Five — No, Six — to Remember

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A look back at the local sporting events I enjoyed most in 2009. (Couldn’t reduce the list to five this year.)

• Memphis 108, Lamar 75 (January 3) — Among the dozens of players I’ve seen in watching 19 years of Memphis Tiger basketball, Antonio Anderson is among my two or three favorites. And this was his night. (Appropriately for Anderson, it came against an opponent that didn’t bring any national coverage, and on a date when many hoop fans were still nursing hangovers.) In scoring 12 points, dishing out 13 assists, and grabbing 10 rebounds, Anderson became only the second Tiger in history to achieve a triple-double. (Each of the first two belonged to Penny Hardaway.) Anderson finished his Tiger career in March as the only player in the program’s history with 1,000 career points, 500 rebounds, and 500 assists. And he graduated in four years.

• Pistons 87, Grizzlies 79 (January 19) — This was a sporting event that was much more about the moment than it was the action on the floor (the home team’s sixth straight loss in what would be a 12-game losing streak). In hosting the seventh-annual Martin Luther King Game, Memphis put its best and most sensitive foot forward, even if it was wearing a sneaker. Before the game, Hall of Famers Dave Bing and Julius Erving were honored, bringing that much more dignity to the matinee. The biggest cheer was reserved, though, for a scoreboard presentation that honored the man who would — less than 24 hours later — become the first black president in United States history. Regardless of our NBA team’s fortunes, a new era was upon us all. Dr. King would have been proud.

• North Carolina 72, Oklahoma 60; NCAA South Regional championship (March 29) — Memphis has called itself a college-basketball town for generations. So how is it that this was the first time the city had ever hosted an NCAA tournament regional, with a Final Four berth on the line? The bracket gods apparently liked the overdue marriage, as the South Region’s top two seeds — North Carolina and Oklahoma — made it cleanly into the finals. Better yet, fans at FedExForum got to see the 2008 National Player of the Year (the Tar Heels’ Tyler Hansbrough) go up against the player who would take this year’s top honor (the Sooners’ Blake Griffin). The days of Alcindor-Hayes or Sampson-Ewing in college basketball are long gone. But this was close ... at least on paper. Griffin scored 23 points while Hansbrough was limited to 8. The eventual national champion Tar Heels played the part, pulling away in the first half on their way to the school’s 18th Final Four appearance.

• Redbirds 3, Round Rock 2 (July 4) — Independence Day, baseball, and fireworks. On a Saturday night that would please the most patriotic among us, the home team provided a comeback — and a necessary delay to the postgame pyro — for a crowd of more than 14,000 at AutoZone Park. With tough-luck pitcher Adam Ottavino on the hill — the Memphis starter entered the game with a record of 0-9 — the Redbirds fell behind 2-0 before shortstop Donovan Solano drove in a pair of funs in the bottom of the eighth inning to tie the game. With a pair of sharp innings from Jess Todd — named earlier that week to the Pacific Coast League’s All-Star team — Memphis extended the game into the 11th inning, when Nick Stavinoha drilled a game-winning single. The explosive show that followed seemed to merely fit the script on this night.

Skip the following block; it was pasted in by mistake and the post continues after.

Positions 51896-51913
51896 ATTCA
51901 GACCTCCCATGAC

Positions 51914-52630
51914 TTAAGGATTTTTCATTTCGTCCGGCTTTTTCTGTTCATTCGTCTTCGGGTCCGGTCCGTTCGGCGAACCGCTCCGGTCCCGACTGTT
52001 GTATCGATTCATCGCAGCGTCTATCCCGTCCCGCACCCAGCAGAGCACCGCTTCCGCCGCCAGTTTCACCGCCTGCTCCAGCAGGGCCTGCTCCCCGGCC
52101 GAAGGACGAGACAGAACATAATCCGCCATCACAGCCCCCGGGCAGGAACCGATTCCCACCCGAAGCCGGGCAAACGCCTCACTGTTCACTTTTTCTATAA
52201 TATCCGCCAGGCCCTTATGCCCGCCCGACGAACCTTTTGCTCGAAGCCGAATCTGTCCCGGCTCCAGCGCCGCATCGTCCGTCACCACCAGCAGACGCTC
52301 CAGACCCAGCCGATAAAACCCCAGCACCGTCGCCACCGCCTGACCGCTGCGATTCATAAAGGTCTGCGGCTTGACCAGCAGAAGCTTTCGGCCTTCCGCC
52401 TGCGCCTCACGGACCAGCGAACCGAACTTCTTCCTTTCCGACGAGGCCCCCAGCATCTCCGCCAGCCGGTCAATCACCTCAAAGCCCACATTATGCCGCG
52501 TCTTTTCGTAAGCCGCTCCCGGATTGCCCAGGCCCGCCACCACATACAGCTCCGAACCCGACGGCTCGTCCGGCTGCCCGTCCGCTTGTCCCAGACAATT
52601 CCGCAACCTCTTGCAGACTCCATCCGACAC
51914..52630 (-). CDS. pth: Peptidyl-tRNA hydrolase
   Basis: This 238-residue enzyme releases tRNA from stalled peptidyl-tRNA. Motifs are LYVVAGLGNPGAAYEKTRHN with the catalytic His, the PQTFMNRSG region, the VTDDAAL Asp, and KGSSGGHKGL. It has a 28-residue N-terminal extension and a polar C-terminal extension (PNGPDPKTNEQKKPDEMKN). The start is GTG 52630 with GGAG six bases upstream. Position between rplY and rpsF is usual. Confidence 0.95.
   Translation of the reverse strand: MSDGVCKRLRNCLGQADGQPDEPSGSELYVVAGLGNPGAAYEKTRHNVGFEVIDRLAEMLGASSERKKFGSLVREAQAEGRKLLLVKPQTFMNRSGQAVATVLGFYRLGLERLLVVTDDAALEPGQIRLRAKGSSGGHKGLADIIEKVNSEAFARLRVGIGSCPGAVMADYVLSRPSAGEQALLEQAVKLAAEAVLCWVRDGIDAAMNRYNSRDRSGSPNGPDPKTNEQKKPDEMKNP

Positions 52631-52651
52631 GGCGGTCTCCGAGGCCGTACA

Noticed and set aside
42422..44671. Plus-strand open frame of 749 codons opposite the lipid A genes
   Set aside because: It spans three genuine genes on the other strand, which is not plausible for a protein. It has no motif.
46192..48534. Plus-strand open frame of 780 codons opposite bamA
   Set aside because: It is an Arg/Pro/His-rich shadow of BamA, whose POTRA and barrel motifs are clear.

• Redbirds 1, Albuquerque 0 (September 11) — The Redbirds would still have the Pacific Coast League Championship Series and the made-for-TV Triple-A National Championship to play after this night, but this series-clinching victory in their first-round playoff sweep of the Isotopes was in many ways the peak of their season. A few thousand fans were actually in the stands (not the case during the two rainy night of the PCL finals the next week), bunting was on display, and the baseball was as crisp as the unseasonable late-summer air. Evan MacLane pitched seven shutout innings and David Freese’s second-inning home run held up for the 1-0 final score. Best of all, I enjoyed the game with a longtime friend on his first visit to AutoZone Park. He’ll be back.

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Grizzlies 111, Cavaliers 109 (December 8th) — Simply put, the most exciting NBA game I’ve seen in Memphis. The game’s reigning MVP (LeBron James) in town with his new sidekick (Shaquille O’Neal) ready to make mincemeat of the home team. Cleveland led by six after 12 minutes and by 11 at the half. An unusually large crowd for a Grizzlies home game — 16,325 — was seeing what many expected to see. But then the Grizzlies showed the kind of fight — and talent, it should be emphasized — rarely seen since Hubie Brown’s magical 2003-04 season. Zach Randolph scored 32 points and pulled down 14 rebounds. Rudy Gay (21 points), O.J. Mayo (28) and Mike Conley (game-winning layup in overtime) all hit clutch shots to turn back the Eastern Conference heavyweights. But perhaps the most memorable player from a game in which LeBron James scored 43 points was Grizzlies reserve center Hamed Haddadi. Called into duty (eight minutes) when Marc Gasol got in foul trouble, Haddadi dunked on Shaq and knocked King James on his backside with as violent a screen as you’ll see this season. May have been a foul, but it was the metaphorical centerpiece for this amazing night of NBA basketball in Memphis.

Next week: A look at the five most memorable Memphis events I witnessed this decade.

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